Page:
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Brandeis University's Community Newspaper — Waltham, Mass.

Holiday spending: How much is too much?

Published: January 20, 2012
Section: Opinions

Despite the joy of the holiday season, I cannot help but notice the burdening stress of holiday shopping. For some, it seems the entire season has been transformed from a time meant to be spent with family and friends to an insane frenzy of market-driven spending. Our holidays have been utterly commercialized, and many of us do not seem to notice.

In the past, when I have voiced my opinions on the foolishness of overspending during the holidays, I have been labeled a scrooge. Yet, I cannot help but argue that the price tags attached to gifts are by no means any rational testament to the relative strength of a relationship, as some seem so adamantly to believe. Rather, tossing cash away as if it has no value on frivolous gifts that are so generalized demonstrates a lack of effort. Simple gifts that truly speak to an individual’s personality or interests are far more indicative of a genuine relationship.

For example, I unfortunately had to suffer and listen as couples I know discussed the exchange of their holiday presents. Girlfriends may boast about how wonderful their boyfriends are as they flash their new coach purses, only for the relationship to end a few short months later in a cheating scandal, messy tears and residual anger over spending so much on gifts for each other.  Receiving expensive gifts can also be awkward, creating unfair obligations to reciprocate an equally costly gift in return while also creating strained friendships. What amazes me even more is those individuals who manage to max out their credit cards, spiraling into debt during the holiday season.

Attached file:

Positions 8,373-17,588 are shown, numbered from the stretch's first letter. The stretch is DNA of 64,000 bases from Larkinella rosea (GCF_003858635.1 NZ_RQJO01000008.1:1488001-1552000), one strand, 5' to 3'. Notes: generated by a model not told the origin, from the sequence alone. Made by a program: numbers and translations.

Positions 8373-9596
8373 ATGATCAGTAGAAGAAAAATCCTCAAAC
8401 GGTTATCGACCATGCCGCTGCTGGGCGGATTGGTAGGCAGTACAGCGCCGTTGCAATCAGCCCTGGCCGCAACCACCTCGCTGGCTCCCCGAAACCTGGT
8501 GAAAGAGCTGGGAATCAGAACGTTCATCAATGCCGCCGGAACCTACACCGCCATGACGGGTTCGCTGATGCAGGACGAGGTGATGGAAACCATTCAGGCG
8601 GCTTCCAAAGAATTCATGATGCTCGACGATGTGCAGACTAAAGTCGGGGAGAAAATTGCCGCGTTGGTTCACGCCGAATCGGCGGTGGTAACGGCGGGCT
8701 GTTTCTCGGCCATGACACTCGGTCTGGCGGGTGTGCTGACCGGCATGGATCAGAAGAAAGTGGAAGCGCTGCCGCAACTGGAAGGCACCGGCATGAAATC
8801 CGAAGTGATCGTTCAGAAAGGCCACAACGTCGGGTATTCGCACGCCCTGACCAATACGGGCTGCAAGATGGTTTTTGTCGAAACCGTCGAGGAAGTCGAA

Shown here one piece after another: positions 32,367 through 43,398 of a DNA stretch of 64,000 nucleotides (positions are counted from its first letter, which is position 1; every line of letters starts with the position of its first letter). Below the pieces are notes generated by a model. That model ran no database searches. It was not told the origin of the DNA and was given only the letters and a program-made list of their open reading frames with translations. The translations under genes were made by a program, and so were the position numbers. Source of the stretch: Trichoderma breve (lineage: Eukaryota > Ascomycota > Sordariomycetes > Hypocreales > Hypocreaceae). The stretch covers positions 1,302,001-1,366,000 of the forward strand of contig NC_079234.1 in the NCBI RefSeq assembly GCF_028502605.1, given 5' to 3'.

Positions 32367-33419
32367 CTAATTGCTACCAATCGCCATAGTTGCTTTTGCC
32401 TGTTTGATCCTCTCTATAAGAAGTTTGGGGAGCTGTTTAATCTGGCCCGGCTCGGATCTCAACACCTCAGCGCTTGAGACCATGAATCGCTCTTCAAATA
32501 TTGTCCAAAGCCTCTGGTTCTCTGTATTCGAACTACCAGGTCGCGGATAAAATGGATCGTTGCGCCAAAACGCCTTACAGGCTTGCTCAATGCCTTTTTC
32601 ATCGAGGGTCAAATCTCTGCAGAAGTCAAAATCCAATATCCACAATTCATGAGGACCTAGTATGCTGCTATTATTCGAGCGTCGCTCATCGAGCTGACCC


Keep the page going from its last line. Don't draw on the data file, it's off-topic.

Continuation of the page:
In my own family, my siblings and I usually do not exchange gifts and, if we do, it is a simple gesture. For instance, a package of my brother’s favorite gum may equate to a birthday gift, while I have been given many homemade cards. When I ask my parents what they would like for Christmas, they adamantly tell me to save my earnings for college tuition bills rather than spending it on unnecessary gifts. As a student managing two part-time jobs, I honestly appreciate my family’s lack of emphasis on gifts.  I’d much rather form long-lasting memories than spend my holidays obsessing over purchasing costly gifts and standing in line at the retail stores.

Even my roommates and I manage to keep the gift exchanges simple but sweet. One of my roommates, for example, made us all necklaces with different charms based on our personalities, and we absolutely love wearing them. I gifted a ridiculous owl stuffed animal in return, a spoof on the Brandeis mascot, and received a cute little planner from my other roommate to keep track of all my classes. Gifts such as these are humorous, useful and truly show how well we have come to know each other.

I am not saying to negate gift exchanges altogether, but I am saying that keeping it simple is far more genuine. Don’t base the degree of someone’s affection on the amount they spent on your gift. If you judge a relationship so strongly on material factors, clearly that is an issue in itself.  When you look back upon your past holidays, whichever it is that you celebrate, which memories come to mind? Do you even remember what gifts you received two years ago? I can honestly say I have absolutely no idea. When I recall past holidays, I remember my grandfather’s nativity set, the delicious food and my loud Italian family crowded around several tables. And that’s the way I think it should be.